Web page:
US 6488724 B1
The additive described essentially comprises a selected alkoxylated fatty amine or fatty amine derivative and a special metal salt compound, preferably a metal soap. This additive for heavy oils effects a good emulsification or dispersion of asphaltenes and other higher-molecular weight compounds and, in addition, inter alia, increased storage stability, improved pumpability due to decreased viscosity of the oil and longer service lives of the filter systems. In addition, it also effects enhanced combustion of the heavy oils. The effective amount of additive in these oils is 2 to 2000 ppm. The oils described are suitable, in particular, as furnace fuel for industrial plants and power stations and as engine fuel for marine engines.
1. A process for improving the dispersion of asphaltenes contained in heavy fuel oil, comprising incorporating in said asphaltene containing heavy fuel oil, from 2 to 2000 parts per million parts of said oil of a) and b) wherein
n is 1, 2, 3, or 4,
where R is a C6 to C22 alkyl, and m is 2, 3, or 4,
X is a number from 5 to 120,
R1 is H, CH3 or H and CH3, where the oxyalkylene radicals are arranged randomly or in blocks, and
b) is an oil-soluble or oil-dispersible neutral or basic metal salt compound containing a metal selected from the group consisting of an alkali metal, an alkaline earth metal, copper, silver, zinc, cadmium, titanium, zirconium, molybdenum, chromium, tungsten, iron, cobalt, nickel, lanthan, cerium, and ytterbium, and
an organic acid component selected from the group consisting of a carboxylic acid, sulfonic acid, add ester of phosphoric acid, and acid ester of sulfuric acid, each said add and ester containing a hydrocarbon radical of 8 to 40 carbon atoms as the acid component and emulsifying and/or dispersing said asphaltenes in said heavy fuel oil.
2. The process of
3. The process of
4. The process of
5. The process of
7. The process of
8. The process of
9. The process of
10. The process of
The invention relates to an additive for improving the properties of heavy oils and to heavy oils containing this additive.
Heavy oils are obtained in the processing of petroleum types (crude oils) and are residues of processing operations such as distillation and atmospheric pressure or reduced pressure, thermal or catalytic cracking and the like. From the chemical viewpoint, these residual furnace fuels or residual engine fuels (bunker C oils) essentially comprise paraffinic, naphthenic and aromatic hydrocarbons, some of high molecular weight. The high molecular weight components, also termed asphaltenes, are not present in dissolved form, but in a more or less dispersed form, which gives rise to numerous problems. Thus, asphaltenes and likewise other poorly soluble or insoluble compounds (for example oxygen compounds, nitrogen compounds and sulfur compounds) and products of ageing, in the absence of effective dispersants, separate out from the oil phase, forming an extremely undesirable two-phase system. In the presence of water, or even only moisture, in addition, sludge formation can occur. All these higher-molecular weight compounds and contents in the heavy oil, in addition, adversely affect the oil combustion process, for example owing to intensified soot formation.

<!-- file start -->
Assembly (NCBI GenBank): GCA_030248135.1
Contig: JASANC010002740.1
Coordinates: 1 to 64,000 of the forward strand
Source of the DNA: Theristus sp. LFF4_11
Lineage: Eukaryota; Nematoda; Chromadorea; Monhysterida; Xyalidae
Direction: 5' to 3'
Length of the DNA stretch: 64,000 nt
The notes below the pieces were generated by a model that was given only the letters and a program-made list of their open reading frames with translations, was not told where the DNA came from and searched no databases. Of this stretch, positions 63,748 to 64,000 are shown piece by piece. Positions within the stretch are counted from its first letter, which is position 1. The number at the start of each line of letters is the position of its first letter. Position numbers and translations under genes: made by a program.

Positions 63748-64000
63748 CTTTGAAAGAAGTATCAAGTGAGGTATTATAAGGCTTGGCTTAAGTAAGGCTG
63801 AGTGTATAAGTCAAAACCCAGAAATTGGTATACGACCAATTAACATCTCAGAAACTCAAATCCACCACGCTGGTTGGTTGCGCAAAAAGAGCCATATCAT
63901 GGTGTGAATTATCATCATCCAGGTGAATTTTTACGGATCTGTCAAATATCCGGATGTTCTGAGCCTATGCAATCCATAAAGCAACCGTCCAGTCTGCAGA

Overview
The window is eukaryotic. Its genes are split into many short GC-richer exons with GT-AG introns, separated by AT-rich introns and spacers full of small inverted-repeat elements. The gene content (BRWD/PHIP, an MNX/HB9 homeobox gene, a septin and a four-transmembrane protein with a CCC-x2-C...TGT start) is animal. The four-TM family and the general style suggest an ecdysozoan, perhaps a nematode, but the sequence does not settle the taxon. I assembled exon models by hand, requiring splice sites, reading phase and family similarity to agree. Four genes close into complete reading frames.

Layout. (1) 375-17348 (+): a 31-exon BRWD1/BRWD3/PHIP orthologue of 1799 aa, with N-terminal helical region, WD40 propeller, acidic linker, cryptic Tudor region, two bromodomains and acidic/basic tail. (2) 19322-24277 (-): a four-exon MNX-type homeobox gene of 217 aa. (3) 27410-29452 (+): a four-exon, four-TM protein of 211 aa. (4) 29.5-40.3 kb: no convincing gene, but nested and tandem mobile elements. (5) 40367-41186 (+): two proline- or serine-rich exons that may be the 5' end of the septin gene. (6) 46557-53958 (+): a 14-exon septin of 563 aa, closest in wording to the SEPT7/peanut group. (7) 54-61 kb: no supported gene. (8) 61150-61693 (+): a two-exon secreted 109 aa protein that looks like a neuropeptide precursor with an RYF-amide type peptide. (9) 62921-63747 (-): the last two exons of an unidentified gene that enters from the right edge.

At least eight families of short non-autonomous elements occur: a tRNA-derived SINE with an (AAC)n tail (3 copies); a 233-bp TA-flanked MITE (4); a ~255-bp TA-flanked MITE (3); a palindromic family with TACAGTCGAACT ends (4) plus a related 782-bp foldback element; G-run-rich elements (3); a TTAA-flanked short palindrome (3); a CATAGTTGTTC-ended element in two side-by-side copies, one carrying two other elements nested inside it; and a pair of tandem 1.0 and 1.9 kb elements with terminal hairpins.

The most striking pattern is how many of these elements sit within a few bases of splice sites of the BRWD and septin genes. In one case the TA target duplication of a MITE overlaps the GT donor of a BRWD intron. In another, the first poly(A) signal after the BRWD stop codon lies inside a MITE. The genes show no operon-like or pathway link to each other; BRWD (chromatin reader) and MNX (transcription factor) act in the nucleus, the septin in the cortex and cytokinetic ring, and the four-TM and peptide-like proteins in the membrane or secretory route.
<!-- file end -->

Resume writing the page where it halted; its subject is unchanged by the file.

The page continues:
Heavy oils, in particular in the form of heavy fuel oils (Marine Fuel Oils) and of mixtures of heavy fuel oils and heavy distillates (Inter Fuel Oils) are used in large amounts, primarily as furnace fuel in industrial plants and power stations and as engine fuel for relatively slow-burning internal combustion engines, in particular marine engines. In the prior art, therefore, numerous proposals have already been made for additives which are intended to exclude the disadvantageous properties described of the heavy furnace fuel oils and engine fuel oils, that is, in particular, the formation of two phases by asphaltenes and other higher-molecular weight fractions, sludge formation and the impairment of combustion.
Thus, FR-A-2 172 797 describes basic iron salts of organic acids and FR-A-2 632 966 describes a mixture of iron hydroxide and a basic calcium soap as auxiliaries to enhance the combustion of heavy oils. U.S. Pat. No. 4,129,589 recommends highly basic and oil-soluble magnesium salts of sulfonic acids as oil additives. The more recent publication EP-A-476 196 describes, as oil additive, a mixture essentially comprising (1) at least one oil-soluble carbonyl manganese compound, (2) at least one oil-soluble neutral or basic alkali metal salt or alkaline earth metal salt of an organic acid component and (3) at least one oil-soluble dispersant selected from the group consisting of the succinimides. In addition, mention may also be made of U.S. Pat. No. 5,421,993, which describes alkoxylated fatty amines and fatty amine derivatives as corrosion inhibitors, demulsifiers and pour point depressants for crude oils.
It has now been found that the combination of alkoxylated fatty amine compounds and organic metal salts is a particularly effective additive for heavy oils, in particular with regard to emulsifying and/or dispersing asphaltenes, sludge and the like and also with regard to improving oil combustion.
The additive according to the invention essentially comprises
a) 1 to 99% by weight, preferably 20 to 80% by weight, and in particular 40 to 60% by weight, of at least one amine compound of the formula (I) below
n is 1, 2, 3 or 4,
A is a radical of the formulae (II) to (V)
where R is a C6 to C22 alkyl, preferably a C6 to C18 alkyl, and m is 2, 3 or 4, preferably 2 or 3,